Gay Atlanta men who PrEP and sex can help a study that's investigating a promising new HIV drug that could eventually be PrEP 2.0 – a daily HIV prevention regimen with fewer side effects.

The AIDS Research Consortium of Atlanta hopes to recruit up to 150 HIV-negative gay men and transgender women as part of a nationwide study of about 5,000 people. Researchers want to compare the effectiveness of Truvada, a once-a-day pill of Tenofovir and Emtricitabine that's highly effective at preventing HIV, with a new drug from Truvada maker Gilead Sciences.

The new drug, a type of Tenofovir called F/TAF, is effective in treating HIV but with less toxicity and impact on the kidneys and bones, according to Melanie Thompson, ARCA's principal investigator. 

Researchers hope the combination can become a new HIV prevention agent – call it PrEP 2.0.

"PrEP is going to evolve over time. We started with one drug," Thompson (second photo) said.  

"This drug, if it works for prevention, may offer some improvement over the current drug and give people more options. I think we're going to see much more of this as years come. Truvada is the first PrEP but it certainly won't be the only PrEP. The more options people have the better," she added.

The study will unfold over three years and provides participants with condoms, lube and testing for sexually transmitted infections during every study visit. After a handful of visits in the first month, participants will then settle into a schedule similar to what people taking PrEP undergo – a visit about every three months, Thompson said.

During the course of the study, researchers will also monitor the effect of the trial drug on bone density. Initial results show that F/TAF has less impact than Truvada, she said.

"Truvada does cause a little bit of loss of bone density. Usually it's not clinically significant. In the treatment studies, the bone density of F/TAF have been less than with Truvada. We want to find out if that is also true with people that don't have HIV," Thompson said.

During the first two years of the trial, participants receive either the current PrEP prevention or the new F/TAF regimen. In the third year, everyone in the study shifts to F/TAF.

"Everyone will take two pills once per day, but everyone will definitely be getting real drugs. Nobody gets nothing," Thompson said.

Study participants receive $50 per visit for their travel and time, with additional stipends if they undergo bone scans. Additionally, Thompson said, the study provides the drugs, labs, physical exams, and HIV and STI testing.

"We want to be sure that if anyone has a sexually transmitted infection that we can identify it and help them get treated," Thompson said.

The study is enrolling gay and bisexual men, and transgender women who are HIV-negative and at least 18 years old.

 

Two studies for people with HIV

 

ARCA is also recruiting volunteers for two other HIV-related studies. 

The FLAIR study is exploring a once-per-month injection of drugs to suppress HIV in an effort to replace current treatments that are often taken daily. The study will include 620 people across the country, including Atlanta.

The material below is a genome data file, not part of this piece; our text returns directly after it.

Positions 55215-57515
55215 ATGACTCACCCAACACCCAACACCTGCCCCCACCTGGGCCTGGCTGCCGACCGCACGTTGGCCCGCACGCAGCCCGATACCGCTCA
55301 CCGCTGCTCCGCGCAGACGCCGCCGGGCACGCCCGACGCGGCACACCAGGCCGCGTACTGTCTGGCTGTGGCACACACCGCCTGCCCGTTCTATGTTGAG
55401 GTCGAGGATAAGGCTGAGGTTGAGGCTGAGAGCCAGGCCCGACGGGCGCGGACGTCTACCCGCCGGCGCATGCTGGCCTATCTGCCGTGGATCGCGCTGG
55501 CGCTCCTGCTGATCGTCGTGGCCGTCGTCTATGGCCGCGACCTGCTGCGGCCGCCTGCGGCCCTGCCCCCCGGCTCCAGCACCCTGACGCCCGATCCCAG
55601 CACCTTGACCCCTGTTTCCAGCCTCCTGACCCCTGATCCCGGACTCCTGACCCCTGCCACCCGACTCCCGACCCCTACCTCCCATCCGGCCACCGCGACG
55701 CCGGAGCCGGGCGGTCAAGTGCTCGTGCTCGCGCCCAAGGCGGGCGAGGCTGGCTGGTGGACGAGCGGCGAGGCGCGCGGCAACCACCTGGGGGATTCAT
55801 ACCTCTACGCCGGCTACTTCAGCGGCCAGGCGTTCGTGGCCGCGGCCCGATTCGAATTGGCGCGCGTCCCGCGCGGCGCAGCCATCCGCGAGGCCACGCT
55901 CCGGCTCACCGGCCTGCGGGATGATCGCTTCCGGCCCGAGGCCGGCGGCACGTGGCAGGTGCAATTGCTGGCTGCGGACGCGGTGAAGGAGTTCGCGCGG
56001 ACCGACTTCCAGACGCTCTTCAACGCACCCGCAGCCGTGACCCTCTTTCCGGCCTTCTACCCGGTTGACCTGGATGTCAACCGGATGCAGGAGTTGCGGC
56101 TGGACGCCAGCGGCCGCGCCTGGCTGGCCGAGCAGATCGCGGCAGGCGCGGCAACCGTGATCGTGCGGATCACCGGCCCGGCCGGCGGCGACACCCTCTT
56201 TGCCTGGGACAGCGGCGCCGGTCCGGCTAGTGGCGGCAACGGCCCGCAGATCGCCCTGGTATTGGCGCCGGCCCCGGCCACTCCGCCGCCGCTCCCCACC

But the promising treatment – and study – is limited to people recently diagnosed with HIV who have not yet started treatment for it. Study participants will begin treatment with Triumeq, a new all-in-one HIV treatment, and randomly be selected to continue with that or shift to the injectable regiment of Cabotegravir and Rilpivirine.  

"There is obviously something attractive about taking medicines once a month," Thompson said. 

The injectable HIV treatment is investigational, Thompson noted, but so far has shown to be safe and well-tolerated by people taking it.

"This will be a study that really gives us more information about whether these will be viable options," Thompson added.

Participants will take part in the study in ARCA's offices on Ralph McGill Boulevard, which offers a quieter environment than a typical medical clinic, Thompson said. They will also undergo education about HIV and support to help with their new diagnosis, she said.

"It's important that people understand not only the study but what the disease is about. We do provide a lot of support for people and a lot of education. We can help people who are trying to struggle through what it means to have HIV," Thompson said. 

Participants receive $50 per visit to help compensate them for travel and their time.

ARCA is also recruiting at least 10 people for a nationwide study of 240 participants to investigate new medications to treat people with both HIV and hepatitis C. Participants will change their current HIV medications to either Genvoya or Odefsey for eight weeks. If that change goes well and their HIV remains undetectable, participants then receive Harvoni for 12 weeks and then be observed for 12 more weeks, Thompson said. 

"Hopefully, they will be cured of their hepatitis C. It's a pretty straight-forward study but it does provide access for hepatitis C treatment for people who qualify for the study," Thompson said.

Participants in the study must be eligible to change their existing HIV treatment. They will be paid $50 per visit.

For more information about the studies, visit ARCA's website.